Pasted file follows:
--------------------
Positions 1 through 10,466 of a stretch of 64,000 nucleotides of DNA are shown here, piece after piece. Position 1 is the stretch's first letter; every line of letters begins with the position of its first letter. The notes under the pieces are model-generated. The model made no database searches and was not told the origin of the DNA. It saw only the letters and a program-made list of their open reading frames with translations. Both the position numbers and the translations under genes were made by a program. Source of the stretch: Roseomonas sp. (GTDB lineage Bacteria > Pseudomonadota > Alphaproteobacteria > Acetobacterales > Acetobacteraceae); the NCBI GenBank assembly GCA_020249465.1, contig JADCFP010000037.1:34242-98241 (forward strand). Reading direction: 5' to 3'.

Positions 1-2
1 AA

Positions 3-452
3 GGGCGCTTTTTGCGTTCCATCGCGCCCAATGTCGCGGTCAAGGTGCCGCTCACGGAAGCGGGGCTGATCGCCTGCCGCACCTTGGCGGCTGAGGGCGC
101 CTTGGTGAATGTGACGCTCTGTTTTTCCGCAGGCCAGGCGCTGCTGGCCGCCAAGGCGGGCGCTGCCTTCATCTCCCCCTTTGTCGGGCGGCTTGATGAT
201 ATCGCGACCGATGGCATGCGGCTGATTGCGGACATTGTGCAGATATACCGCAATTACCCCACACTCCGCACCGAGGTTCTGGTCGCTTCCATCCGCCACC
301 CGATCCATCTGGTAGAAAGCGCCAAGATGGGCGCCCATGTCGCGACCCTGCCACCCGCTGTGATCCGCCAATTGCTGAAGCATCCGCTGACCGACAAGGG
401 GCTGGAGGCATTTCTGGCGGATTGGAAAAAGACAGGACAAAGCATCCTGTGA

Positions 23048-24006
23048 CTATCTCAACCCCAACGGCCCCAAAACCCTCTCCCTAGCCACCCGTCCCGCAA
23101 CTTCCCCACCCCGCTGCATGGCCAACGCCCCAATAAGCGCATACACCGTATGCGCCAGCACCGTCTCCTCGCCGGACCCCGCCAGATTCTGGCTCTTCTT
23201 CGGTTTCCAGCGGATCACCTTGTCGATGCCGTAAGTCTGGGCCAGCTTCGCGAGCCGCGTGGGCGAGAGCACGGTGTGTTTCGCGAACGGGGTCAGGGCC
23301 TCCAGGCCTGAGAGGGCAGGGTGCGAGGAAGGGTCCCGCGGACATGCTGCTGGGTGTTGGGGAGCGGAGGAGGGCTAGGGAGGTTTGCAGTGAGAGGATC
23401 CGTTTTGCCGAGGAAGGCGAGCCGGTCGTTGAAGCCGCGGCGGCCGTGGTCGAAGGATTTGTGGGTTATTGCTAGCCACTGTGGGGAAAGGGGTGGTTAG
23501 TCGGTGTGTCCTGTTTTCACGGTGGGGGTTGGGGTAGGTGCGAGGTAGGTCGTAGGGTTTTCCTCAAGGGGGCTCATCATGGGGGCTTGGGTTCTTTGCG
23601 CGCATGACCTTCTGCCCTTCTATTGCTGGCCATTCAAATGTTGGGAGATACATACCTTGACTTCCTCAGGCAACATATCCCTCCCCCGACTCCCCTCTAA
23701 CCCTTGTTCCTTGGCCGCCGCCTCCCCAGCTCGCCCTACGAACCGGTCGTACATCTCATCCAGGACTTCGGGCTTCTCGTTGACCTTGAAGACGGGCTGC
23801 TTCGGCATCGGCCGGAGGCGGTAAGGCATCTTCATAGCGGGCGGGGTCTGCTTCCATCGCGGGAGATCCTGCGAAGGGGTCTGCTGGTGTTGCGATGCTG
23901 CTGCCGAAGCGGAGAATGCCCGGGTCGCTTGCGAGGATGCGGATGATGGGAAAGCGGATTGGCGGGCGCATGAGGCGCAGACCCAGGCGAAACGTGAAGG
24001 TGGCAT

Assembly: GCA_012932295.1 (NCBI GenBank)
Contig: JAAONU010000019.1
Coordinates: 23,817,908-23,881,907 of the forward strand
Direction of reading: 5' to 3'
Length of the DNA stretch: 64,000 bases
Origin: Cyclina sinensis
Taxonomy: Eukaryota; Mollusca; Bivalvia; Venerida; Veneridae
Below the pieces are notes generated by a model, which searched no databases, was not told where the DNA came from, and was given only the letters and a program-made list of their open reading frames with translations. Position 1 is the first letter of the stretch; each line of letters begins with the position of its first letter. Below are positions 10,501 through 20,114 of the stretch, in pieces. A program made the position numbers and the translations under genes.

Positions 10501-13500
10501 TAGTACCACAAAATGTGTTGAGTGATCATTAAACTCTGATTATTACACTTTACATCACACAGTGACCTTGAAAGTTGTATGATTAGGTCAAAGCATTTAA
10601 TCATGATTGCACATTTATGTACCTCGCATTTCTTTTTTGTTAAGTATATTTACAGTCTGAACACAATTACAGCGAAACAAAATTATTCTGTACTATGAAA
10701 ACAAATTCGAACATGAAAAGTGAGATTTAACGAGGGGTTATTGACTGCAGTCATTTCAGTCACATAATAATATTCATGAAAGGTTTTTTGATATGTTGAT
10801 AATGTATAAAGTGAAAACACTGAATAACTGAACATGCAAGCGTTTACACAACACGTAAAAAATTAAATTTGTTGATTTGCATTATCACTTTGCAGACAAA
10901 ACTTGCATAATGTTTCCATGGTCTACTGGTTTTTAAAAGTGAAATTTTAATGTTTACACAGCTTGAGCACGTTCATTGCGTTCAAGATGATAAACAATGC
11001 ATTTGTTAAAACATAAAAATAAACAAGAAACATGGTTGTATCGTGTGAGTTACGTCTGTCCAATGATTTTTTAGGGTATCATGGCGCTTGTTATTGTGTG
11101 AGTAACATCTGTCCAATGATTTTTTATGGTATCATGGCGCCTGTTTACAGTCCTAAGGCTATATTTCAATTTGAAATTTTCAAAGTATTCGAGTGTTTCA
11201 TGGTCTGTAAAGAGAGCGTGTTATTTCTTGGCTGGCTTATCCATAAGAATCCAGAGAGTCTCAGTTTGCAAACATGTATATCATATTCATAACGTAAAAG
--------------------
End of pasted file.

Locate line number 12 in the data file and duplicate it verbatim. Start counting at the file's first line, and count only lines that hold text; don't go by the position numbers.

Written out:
23101 CTTCCCCACCCCGCTGCATGGCCAACGCCCCAATAAGCGCATACACCGTATGCGCCAGCACCGTCTCCTCGCCGGACCCCGCCAGATTCTGGCTCTTCTT